“Whereas other writers are likely to modernize or do their own takes and innovations, I believe Anissa is a traditionalist and a purist,” Ms. Roden said.
For “Feast,” Ms. Helou traveled to more countries than she could count, including some she had never been to, like Indonesia and Senegal. But political instability barred her from visiting certain countries, including Syria, where she has not gone since October 2010. The dish on the book’s cover, kabab karaz, comes from Aleppo, Syria, a place that was once famous for its pepper, but is now better known for its condition of ruin.
Kabab karaz is a dish of ground lamb meatballs cooked in a pool of pitted sour cherries, raw cane sugar and pomegranate molasses. The meatballs take on the appearance of tiny marbles glossed with ruby-red sauce; the dish’s tartness is energetic, but not disorienting. Once the meatballs are tender, you pile them on a bed of pita bread triangles drizzled with butter, dusting them with chopped parsley and toasted pine nuts.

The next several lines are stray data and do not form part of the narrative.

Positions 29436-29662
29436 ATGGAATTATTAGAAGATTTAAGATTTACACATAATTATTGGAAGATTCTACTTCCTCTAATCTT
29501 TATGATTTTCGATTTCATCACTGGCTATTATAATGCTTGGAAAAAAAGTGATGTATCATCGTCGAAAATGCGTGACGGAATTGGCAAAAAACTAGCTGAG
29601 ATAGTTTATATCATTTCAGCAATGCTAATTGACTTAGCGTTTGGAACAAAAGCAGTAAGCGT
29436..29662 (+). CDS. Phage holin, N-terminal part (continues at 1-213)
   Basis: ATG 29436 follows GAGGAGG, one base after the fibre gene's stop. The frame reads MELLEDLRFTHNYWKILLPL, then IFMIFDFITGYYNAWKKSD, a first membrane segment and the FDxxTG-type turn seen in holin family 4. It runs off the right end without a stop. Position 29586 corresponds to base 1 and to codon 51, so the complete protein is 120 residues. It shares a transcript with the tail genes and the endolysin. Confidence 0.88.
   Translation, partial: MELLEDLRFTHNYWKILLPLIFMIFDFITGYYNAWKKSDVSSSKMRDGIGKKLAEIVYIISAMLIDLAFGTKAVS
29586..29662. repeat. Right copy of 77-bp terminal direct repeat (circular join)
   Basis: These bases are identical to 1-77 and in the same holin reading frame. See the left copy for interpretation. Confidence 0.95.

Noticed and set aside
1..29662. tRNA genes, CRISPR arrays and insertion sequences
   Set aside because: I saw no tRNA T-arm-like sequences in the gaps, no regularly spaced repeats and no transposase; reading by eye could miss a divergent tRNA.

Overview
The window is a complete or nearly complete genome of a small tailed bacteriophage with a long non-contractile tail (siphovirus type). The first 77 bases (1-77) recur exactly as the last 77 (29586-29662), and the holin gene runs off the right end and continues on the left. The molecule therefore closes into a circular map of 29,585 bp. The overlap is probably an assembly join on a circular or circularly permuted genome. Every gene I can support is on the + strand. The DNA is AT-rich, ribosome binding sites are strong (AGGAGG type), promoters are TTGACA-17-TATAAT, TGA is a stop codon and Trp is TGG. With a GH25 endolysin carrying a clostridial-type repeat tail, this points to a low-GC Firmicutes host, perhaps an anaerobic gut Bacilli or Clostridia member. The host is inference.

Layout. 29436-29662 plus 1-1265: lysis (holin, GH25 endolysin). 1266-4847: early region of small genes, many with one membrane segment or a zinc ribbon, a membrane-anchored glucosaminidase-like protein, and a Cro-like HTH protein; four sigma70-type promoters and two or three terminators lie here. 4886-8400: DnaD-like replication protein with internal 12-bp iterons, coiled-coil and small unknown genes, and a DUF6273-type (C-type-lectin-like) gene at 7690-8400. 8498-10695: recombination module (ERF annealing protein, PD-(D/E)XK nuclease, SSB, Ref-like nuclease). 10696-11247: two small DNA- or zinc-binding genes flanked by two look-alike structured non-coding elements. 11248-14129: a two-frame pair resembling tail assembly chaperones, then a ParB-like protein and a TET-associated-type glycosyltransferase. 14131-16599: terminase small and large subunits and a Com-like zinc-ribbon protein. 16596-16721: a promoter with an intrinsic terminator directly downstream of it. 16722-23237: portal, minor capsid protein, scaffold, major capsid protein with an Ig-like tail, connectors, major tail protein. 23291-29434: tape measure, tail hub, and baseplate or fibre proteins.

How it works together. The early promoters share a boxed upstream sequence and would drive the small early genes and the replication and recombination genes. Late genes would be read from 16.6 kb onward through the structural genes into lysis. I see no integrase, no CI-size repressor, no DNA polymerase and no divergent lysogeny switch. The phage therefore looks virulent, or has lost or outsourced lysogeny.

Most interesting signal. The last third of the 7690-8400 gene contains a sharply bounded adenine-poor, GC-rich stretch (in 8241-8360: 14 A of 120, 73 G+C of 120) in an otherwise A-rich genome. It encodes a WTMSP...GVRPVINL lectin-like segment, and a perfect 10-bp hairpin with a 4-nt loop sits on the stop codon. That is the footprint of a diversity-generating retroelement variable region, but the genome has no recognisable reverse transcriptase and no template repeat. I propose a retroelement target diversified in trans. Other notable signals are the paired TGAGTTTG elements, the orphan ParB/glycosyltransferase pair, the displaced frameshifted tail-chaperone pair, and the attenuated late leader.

Ms. Helou considers Aleppo the “gastronomic capital of the Middle East,” she said.
And kabab karaz epitomizes the soul of the city. “The food culture of Aleppo is probably the most interesting of the food cultures of the Middle East,” she said. “It’s steeped in culinary lore.”
She got the recipe from Maria Gaspard-Samra, a chef who taught cooking classes in Aleppo before the city’s destruction.
If Aleppo has now become synonymous with decay, Ms. Helou would do her part to keep its signature recipe alive. She started by writing it down.
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